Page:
1860-1899 | Looting and plunder

British troops commence the looting and destruction of Beijing’s Summer Palace

The queen received a sacred Pekingese dog she named Looty.
Painting by Friedrich Keyl – Royal Collection Balmoral.

7 October 1860

On 7 October 1860, British officers joined French troops in looting Beijing’s legendary Summer Palace.  The complex might have been more accurately described as palaces, as there were over two hundred summer houses and pavilions within eighty square miles of landscaped gardens. As one correspondent noted, ‘its construction and the accumulation of precious property it contained must have been the work of centuries,’ including tributes to the Emperor from across the world.1 Initially arrangements were made to divide the loot equally between the British and French forces, but disputes quickly arose and so Lieutenant-General Sir Hope Grant, commanding British forces, gave his permission for a free for all.

Colonel Garnet Wolseley, who was later to become a Field Marshal, observed how British soldiers ‘seem to have been seized with a temporary insanity; in body and soul they were absorbed in one pursuit which was plunder, plunder.’2 He himself happily pocketed a fine French enamel of a man in a wig which had been gifted to the Chinese Emperor by Louix XIV. Similarly, Captain Charles Gordon, who 25 years later became legendary for his fearless and bloody last stand at Khartoum, expressed his distaste for acts of premature vandalism, denouncing the reckless French who had ‘smashed everything in the most wanton way.’3 However, he later admitted in a letter to his mother that ‘in fact these places were so large, and we were so pressed for time, that we could not plunder them carefully…. Everybody was wild for plunder.’4 Gordon managed to obtain several antique souvenirs, which he reluctantly relinquished after being compelled to hand them in towards a public auction. The loot auctioned off raised £50,000. (equivalent to approximately £6 million today) which was then distributed among the officers and men, at the rate of £50 for officers and £3 for privates.5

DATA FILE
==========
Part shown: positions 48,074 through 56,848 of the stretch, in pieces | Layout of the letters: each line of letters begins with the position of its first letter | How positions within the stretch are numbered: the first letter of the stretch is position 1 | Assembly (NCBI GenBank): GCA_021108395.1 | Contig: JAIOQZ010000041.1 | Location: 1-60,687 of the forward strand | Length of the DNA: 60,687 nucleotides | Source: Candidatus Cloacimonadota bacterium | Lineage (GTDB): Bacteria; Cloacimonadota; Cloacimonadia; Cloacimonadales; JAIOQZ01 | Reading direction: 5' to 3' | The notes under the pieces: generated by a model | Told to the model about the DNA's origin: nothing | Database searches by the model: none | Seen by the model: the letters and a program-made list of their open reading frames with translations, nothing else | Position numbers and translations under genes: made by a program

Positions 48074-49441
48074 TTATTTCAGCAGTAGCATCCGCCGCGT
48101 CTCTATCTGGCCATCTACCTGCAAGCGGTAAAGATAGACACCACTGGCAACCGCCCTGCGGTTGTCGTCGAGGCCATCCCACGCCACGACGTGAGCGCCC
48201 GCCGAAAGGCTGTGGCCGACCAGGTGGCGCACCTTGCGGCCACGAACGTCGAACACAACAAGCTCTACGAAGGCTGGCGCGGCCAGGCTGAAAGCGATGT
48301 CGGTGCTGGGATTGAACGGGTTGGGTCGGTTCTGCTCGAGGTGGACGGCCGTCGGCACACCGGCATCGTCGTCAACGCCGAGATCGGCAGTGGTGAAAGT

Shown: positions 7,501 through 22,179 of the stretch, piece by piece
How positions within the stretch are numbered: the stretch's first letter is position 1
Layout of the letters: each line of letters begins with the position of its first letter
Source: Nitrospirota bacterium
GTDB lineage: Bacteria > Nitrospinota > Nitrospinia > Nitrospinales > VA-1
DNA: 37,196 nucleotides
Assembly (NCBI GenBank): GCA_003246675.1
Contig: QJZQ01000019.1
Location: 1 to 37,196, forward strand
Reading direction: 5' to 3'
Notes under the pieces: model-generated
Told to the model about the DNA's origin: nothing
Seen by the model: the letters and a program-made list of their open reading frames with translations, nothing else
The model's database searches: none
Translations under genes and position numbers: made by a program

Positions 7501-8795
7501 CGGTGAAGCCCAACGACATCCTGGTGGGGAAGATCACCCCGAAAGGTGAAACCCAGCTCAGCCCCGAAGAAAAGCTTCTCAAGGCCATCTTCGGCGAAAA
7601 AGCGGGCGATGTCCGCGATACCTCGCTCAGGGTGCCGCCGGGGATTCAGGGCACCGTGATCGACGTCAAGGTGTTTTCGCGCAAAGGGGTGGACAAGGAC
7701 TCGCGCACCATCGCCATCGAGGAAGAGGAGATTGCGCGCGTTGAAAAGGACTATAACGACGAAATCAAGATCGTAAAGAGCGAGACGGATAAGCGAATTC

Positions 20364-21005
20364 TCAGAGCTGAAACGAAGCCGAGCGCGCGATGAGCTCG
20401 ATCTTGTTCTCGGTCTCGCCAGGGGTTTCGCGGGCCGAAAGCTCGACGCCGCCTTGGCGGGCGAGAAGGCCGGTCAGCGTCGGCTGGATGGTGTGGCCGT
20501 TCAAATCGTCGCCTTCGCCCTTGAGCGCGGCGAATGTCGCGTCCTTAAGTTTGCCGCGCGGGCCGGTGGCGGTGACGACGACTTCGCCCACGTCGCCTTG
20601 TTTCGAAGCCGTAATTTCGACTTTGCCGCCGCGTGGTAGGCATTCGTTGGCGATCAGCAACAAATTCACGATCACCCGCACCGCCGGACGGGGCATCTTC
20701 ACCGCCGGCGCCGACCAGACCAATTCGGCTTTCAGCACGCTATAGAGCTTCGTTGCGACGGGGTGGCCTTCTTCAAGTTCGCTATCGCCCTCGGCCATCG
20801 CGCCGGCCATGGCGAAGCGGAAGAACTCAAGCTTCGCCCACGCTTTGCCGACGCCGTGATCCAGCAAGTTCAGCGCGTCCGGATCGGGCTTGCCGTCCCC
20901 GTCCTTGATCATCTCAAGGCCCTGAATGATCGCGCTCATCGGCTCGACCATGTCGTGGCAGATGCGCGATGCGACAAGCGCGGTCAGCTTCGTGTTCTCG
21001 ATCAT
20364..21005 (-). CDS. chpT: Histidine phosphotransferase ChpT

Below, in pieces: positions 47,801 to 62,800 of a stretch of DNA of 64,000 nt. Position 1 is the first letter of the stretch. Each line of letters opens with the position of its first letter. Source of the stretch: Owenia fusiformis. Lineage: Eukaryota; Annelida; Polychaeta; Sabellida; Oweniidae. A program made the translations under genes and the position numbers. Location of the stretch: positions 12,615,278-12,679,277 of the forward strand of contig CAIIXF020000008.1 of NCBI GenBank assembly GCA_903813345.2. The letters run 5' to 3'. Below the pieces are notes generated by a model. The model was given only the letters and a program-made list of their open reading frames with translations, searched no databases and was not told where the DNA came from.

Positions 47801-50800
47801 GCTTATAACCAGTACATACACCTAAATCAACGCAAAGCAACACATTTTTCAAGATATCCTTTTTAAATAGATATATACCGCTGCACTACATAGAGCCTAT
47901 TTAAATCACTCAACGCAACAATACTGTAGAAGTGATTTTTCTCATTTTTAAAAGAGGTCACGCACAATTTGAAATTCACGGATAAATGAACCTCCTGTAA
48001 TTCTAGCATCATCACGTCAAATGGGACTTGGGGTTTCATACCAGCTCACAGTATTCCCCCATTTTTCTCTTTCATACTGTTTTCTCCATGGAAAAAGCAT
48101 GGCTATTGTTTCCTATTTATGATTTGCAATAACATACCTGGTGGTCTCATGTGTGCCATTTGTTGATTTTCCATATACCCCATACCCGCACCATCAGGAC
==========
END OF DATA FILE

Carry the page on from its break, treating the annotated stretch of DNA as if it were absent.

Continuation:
The monarch was not left unforgotten. Queen Victoria benefited from the theft of Pekingese dogs, considered sacred to royalty, one of which was presented to her in April the following year. She called it Looty.6 It was perhaps fortunate for the dogs that they were removed from the Palace grounds, since shortly afterwards, on 18 October,  British troops burned the entire complex as an act of retribution, the huge clouds of smoke dropping embers across the city.

FOOTNOTES

  1. The North China Herald cited in ‘The Chinese Emperor’s Summer Palace,’  The Devizes and Wiltshire Gazette, 3 January 1861 p. 1.
  2. Garnet Wolseley cited in John Newsinger, The Blood Never Dried: A People’s History of the British Empire, Bookmarks Publications London 2013, p. 69.
  3. Charles Gordon cited in Saul David, Victoria’s Wars: The Rise of Empire, Penguin Books, London, 2007, p. 394.
  4. Charles Gordon cited in Ian Hernon, Britain’s Forgotten Wars: Colonial Campaigns of the 19th Century, The History Press, Stroud, p. 390
  5. Saul David, op. cit., p. 394.
  6. ‘Looty the Royal Booty,’ The Daily Mail, 12 September 2017.

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